Thursday, March 18, 2021

A client for life

An e-mail that changed my life: 


I am an INTJ on the Myers-Briggs Type Indicator. This tells you absolutely nothing about me or my ability to succeed. Not now. Not over the next few years. 

My top two strengths on the StrengthsFinder are “Developer” and “Achiever.” This also tells you absolutely nothing about my ability to get things done or attain any specific outcomes. 

On the Kolbe, I score highest as a Quick Start. This means nothing because over time I’ve had to deal with real life and improve at the other modes I suck at like Fact Finder, Follow Thru, and Implementor. 

I prefer blue over green. I’m more like a lion than a chimp. I’m gritty but too often lazy. I identify more with a circle than a square. 

I eat mostly a Mediterranean diet but like hamburgers. 

I like being around people, for a while, but often I long to escape into solitude with a pot of tea and a thick book. I shop weekly at Whole Foods, but many of my lunchtimes are spent at a cheap Mexican place. 

Nothing about any of this can tell you anything, at all, about my capabilities, my odds of success, or my future performance. So please, man, stop trying to bucket me into a “type” or assume that my “strengths” or background give me any edge whatsoever. 

Labeling people sucks, regardless of how it’s done. I hear you that these assessments are for exploring and learning about myself, not labeling me or directing me per se. But look, we know my supposed “strengths” and they’re still not helping me get ahead. My natural tendencies don’t do the job. 

As a leader, I have to be honest—sometimes it’s just not about who I am, what I prefer, or what I’m naturally good at. It’s about me rising to serve a mission, not the mission bowing down to match my limited strengths.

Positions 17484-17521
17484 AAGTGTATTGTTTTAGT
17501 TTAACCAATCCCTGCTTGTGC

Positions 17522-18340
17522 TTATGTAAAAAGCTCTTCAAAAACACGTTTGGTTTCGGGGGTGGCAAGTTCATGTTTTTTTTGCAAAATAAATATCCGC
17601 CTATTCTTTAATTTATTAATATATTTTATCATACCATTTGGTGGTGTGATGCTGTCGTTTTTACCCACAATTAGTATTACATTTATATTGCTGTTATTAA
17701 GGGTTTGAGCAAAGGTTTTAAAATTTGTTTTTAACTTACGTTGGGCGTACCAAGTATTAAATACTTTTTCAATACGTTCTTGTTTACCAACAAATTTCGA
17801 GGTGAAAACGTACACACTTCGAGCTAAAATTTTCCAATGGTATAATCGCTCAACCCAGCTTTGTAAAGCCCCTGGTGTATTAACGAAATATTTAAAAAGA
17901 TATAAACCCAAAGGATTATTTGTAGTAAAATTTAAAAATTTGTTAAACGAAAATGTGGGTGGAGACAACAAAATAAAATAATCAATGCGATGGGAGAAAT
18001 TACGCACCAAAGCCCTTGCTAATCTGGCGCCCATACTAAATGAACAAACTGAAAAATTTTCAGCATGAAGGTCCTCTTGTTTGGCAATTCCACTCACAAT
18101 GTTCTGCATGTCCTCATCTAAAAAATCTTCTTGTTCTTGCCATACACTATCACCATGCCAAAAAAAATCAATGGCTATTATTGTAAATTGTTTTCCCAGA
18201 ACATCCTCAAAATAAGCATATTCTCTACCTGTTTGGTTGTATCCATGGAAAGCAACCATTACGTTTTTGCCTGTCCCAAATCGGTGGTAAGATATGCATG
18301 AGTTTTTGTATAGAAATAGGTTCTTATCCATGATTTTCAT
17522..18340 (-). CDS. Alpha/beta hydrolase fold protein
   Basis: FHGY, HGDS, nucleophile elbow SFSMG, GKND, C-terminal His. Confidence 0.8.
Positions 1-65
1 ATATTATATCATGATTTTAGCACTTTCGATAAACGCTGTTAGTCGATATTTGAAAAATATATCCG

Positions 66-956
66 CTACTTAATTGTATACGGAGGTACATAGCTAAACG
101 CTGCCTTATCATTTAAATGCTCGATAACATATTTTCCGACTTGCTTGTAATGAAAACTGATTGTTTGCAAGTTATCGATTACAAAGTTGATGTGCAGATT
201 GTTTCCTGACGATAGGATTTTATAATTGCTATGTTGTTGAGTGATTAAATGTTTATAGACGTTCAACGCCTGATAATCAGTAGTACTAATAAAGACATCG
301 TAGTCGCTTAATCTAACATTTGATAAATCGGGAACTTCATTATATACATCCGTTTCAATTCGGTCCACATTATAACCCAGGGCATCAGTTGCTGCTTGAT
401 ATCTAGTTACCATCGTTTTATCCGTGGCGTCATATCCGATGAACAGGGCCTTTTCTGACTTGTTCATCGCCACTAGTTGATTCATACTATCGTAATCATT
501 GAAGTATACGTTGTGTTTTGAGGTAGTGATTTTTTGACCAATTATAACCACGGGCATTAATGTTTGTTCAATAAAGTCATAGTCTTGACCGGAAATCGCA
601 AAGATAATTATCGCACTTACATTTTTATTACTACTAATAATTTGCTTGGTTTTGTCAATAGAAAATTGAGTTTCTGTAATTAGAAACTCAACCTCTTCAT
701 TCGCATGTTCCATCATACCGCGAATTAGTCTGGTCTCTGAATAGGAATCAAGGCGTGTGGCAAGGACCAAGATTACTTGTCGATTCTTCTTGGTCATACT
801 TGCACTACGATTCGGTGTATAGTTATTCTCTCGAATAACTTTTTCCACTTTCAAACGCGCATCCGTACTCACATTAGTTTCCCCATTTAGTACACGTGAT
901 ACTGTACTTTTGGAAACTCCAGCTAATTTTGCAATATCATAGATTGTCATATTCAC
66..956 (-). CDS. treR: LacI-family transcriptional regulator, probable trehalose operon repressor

I know you like to ask about my background, too. You know I’m from the Midwest but now live in California. My mom raised me and my sister by herself. She was a hair stylist in the mornings and a hostess at a buffet at night. Dad quit on her and us when I was 14. I got average grades. I was only bullied once or twice. I loved to play golf in college. In about a five-year period after college, I went through two pretty bad relationships. I was fired once. But I found some good friends, too, and I gradually acquired confidence. I sort of stumbled into the work I do now, but it’s great. 

This background, too, tells you nothing about my potential. It gives no definitive clues or path to get ahead today. 

So, I’m just being honest, Brendon. I know you like personality assessments and to ask about my background. But if everyone has a past and a story, then certainly a person’s past or story is not what gives them an edge. I guess I am saying that I can do the navel-gazing just fine on my own. 

I hired you to tell me what to do to get to the next level. I need to know what to do, Brendon. What practices work regardless of personality? Don’t say who high performers are. Tell me what they do at a granular level, across projects, that can be replicated. That level of detail. That’s the gold. 

Find it for me, and you have a client for life.

Otherwise, it’s time to part ways.
Source: High Performance Habits by Brendon Burchard

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